China “on faster pace of rebound” despite grappling with spike in Covid cases
The streets of Beijing have been nearly empty over the past week amid a surge in Covid cases following China’s abrupt reversal of its zero-Covid policy.
Following widespread protests across China beginning in late November, the Chinese government moved to ease some pandemic-related restrictions on Wednesday, 7 December. China’s government is no longer requiring mass testing and has backed down from implementing mass lockdowns and quarantines and mandatory hospitalizations, according to the Associated Press.
Several seafood market players interviewed by SeafoodSource said the country is undergoing a transition period, with a major reopening coming in the new year.
“We are going through a transition period,” Jack Yuan, managing director of WhatFresh, an importer of fresh food and seafood with offices in Hong Kong and mainland China, said. “Previously, people were locked down at home, so they complained about strict government control. Now the government is totally opening up, people are complaining lack of government care. Previously, people wanted to come out, now people are wondering about the dangers of going out and catching Covid.”
Chinese financial markets have rebounded, and the stock prices of listed seafood companies have rallied in response to the announcement. Yuan said investor confidence is well-placed in predicting an economic bounce from the country’s reopening.
“The trend is that over the next two months, China will eventually all open up. Likely by late February and March, foreigners will be able to visit China as before. Of course, this will be subject to Covid variant,” Yuan said. “It’s predicted that China economy will on a faster pace of rebound. I think the seafood market will be back to normal in 2023.”
China’s zero-Covid policy caused massive disruption to both the local economy in China and the global economy. As recently as November 2022, China’s retail sales nationwide were down 5.9 percent year-on-year. Chinese consumers have cut back on spending while Chinese factories have been forced to combat weaker overseas demand and labor shortages due to lockdowns keeping workers at home.
Adjustments in China will take months, and will vary by region, according to Robin Wang, head of SMH International, a seafood marketing agency in Shanghai. Wang told SeafoodSource public transportation, supermarkets, wholesale markets, and office buildings are now more accessible due to scaled-back testing and movement restrictions.
“This is definitely a positive sign, and a psychological boost for residents,” Wang said. “We are seeing different rates of adoption, and it will probably take some more for all cities to catch up. It’s possible this easing will be conducted in stages. So far, the southern part has been adopting changes more quickly, like in Hong Kong and Guangzhou. As more cities and residents respond positively to new measures, it will be easier for other areas to follow.”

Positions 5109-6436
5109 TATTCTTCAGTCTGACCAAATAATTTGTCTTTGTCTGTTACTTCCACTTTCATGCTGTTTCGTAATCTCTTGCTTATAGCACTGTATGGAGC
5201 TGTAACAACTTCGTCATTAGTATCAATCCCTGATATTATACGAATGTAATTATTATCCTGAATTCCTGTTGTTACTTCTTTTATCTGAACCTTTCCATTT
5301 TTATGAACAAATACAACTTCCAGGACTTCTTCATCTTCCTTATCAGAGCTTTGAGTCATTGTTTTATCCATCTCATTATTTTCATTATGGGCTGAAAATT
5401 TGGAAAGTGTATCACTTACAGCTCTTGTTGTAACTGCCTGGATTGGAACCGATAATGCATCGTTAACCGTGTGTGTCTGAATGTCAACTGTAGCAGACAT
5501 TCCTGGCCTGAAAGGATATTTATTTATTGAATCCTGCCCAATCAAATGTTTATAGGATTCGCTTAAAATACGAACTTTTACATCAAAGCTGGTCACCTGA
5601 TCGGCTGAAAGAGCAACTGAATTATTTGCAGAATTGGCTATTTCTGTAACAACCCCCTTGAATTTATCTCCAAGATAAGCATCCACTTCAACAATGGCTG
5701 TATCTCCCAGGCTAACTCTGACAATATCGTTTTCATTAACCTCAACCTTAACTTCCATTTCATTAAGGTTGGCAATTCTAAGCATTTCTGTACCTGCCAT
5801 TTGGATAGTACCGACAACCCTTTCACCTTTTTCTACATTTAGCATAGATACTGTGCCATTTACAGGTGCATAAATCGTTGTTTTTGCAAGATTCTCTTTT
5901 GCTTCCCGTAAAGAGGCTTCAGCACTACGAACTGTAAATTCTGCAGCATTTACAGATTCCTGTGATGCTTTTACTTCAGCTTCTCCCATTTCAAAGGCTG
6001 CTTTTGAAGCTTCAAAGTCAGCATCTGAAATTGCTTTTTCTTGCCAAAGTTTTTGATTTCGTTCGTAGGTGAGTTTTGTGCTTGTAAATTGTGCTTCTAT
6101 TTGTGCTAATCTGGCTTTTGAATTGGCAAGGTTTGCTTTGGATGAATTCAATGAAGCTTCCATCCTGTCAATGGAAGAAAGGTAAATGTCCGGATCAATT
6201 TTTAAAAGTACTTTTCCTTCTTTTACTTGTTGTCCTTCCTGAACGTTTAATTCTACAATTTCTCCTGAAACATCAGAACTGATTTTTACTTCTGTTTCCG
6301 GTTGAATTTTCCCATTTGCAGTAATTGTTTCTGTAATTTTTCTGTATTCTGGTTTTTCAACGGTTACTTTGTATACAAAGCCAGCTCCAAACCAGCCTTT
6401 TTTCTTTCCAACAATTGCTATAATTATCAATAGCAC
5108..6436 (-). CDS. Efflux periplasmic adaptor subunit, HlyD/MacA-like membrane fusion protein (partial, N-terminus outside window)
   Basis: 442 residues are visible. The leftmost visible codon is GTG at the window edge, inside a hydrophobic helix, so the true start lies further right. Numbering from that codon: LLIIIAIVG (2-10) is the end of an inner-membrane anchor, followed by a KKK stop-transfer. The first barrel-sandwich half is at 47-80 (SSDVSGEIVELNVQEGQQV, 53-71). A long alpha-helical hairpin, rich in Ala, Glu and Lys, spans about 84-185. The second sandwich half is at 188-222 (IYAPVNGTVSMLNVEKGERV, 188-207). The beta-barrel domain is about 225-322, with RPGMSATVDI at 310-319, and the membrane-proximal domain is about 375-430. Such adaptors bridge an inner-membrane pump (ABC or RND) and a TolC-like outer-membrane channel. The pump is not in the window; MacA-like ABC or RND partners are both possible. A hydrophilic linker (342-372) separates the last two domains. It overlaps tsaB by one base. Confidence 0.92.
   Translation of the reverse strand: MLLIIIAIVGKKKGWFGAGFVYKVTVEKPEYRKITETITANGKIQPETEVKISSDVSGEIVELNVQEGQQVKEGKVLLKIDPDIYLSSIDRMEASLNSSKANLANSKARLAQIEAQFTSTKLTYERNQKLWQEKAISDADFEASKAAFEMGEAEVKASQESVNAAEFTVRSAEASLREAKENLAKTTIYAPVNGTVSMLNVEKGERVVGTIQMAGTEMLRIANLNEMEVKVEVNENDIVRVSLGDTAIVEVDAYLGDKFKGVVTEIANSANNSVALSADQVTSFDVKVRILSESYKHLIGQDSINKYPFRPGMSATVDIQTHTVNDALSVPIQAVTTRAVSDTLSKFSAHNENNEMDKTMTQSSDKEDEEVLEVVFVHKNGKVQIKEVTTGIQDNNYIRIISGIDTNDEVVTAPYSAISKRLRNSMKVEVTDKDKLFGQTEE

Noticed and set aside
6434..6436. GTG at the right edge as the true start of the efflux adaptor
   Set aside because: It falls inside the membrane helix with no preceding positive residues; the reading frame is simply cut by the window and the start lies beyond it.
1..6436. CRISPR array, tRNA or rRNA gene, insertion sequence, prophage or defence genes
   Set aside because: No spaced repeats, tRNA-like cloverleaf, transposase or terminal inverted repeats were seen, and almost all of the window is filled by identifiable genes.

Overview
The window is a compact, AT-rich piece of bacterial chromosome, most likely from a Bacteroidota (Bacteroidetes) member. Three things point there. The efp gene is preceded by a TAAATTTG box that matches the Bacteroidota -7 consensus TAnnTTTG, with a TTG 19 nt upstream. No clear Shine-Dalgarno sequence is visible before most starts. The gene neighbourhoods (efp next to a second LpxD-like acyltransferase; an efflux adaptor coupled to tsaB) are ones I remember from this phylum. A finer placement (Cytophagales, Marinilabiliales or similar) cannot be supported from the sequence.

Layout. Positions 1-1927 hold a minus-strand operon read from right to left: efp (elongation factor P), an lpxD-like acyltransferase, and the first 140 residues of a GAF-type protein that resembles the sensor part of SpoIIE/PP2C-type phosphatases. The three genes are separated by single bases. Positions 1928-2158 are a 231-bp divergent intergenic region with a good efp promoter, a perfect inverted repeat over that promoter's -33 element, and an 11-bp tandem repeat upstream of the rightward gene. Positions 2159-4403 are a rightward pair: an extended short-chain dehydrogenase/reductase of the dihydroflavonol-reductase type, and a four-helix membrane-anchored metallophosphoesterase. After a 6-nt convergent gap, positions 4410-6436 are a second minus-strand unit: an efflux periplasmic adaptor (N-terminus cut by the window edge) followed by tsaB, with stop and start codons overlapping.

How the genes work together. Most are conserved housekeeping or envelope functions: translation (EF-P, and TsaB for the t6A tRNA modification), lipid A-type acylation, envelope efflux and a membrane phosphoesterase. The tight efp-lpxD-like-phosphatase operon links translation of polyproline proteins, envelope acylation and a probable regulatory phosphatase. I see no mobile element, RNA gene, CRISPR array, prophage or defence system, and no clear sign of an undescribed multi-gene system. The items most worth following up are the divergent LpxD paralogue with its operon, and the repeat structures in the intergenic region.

Wang said an end to Covid testing of imported meat and seafood as it enters Chinese ports could be part of the next phase of easing.
“Certain steps could be adjusted to streamline product flow,” he said. “Many traders have been looking ahead and planning for more business in 2023. Businesses have reported an uptick in sales for the second half of this year. When daily life normalizes more, it could be reasonable to think testing could be adjusted.”
Wang said there is increased optimism seafood trade will strengthen in 2023.
“With the end of the new year and Spring Festival approaching, there is more optimism with this news and maybe a glimmer of light at the end of the tunnel,” he said. “Due to the past years, many consumers have held off on larger-ticket items, so I think we will see people spending a bit more spending and loosening their budgets a bit. Consumer spending should be more upbeat, which will give the seafood market a small short-term boost, as it steadily climbs back.”
Watching the situation for Norwegian seafood exporters, Andreas Thorud, head of the Norwegian Seafood Council’s office in China, said Covid controls are being dropped at a fast pace.
“In the very near-term, there exist uncertainties pertaining to how this new phase will unfold. As for Norwegian seafood exports, if we look a bit into 2023, the outlook for a normalized situation is expected to be beneficial both for supply and logistics to the market, as well as from a demand perspective,” Thorud said. “For the latter, it is expected that the key foodservice sector will benefit from having removed uncertainties that have hovered over this sector in the zero-Covid era. In addition, we also believe the increased focus on healthy food and living that has emerged throughout the pandemic has spurred demand to which we see good a fit with Norwegian seafood to build upon in the years to come.”
In order to tap demand trends spurred by pandemic controls, Thorud said his office launched a WeChat video channel in June 2022 and has increased its partnerships key opinion leaders.
“Although foodservice channels are still the main channels [for Norwegian seafood], we have provided simple-to-follow and entertaining recipes for Norwegian salmon, mackerel, and cod for inspiration for home consumption,” he said. “Key topics for consumers are convenience, nutrition, and taste, and we see Norwegian seafood as a good fit to those consumer demands. On our own WeChat video channel, with over 22 videos launched, we have aggregated more than a million views so far this year.”
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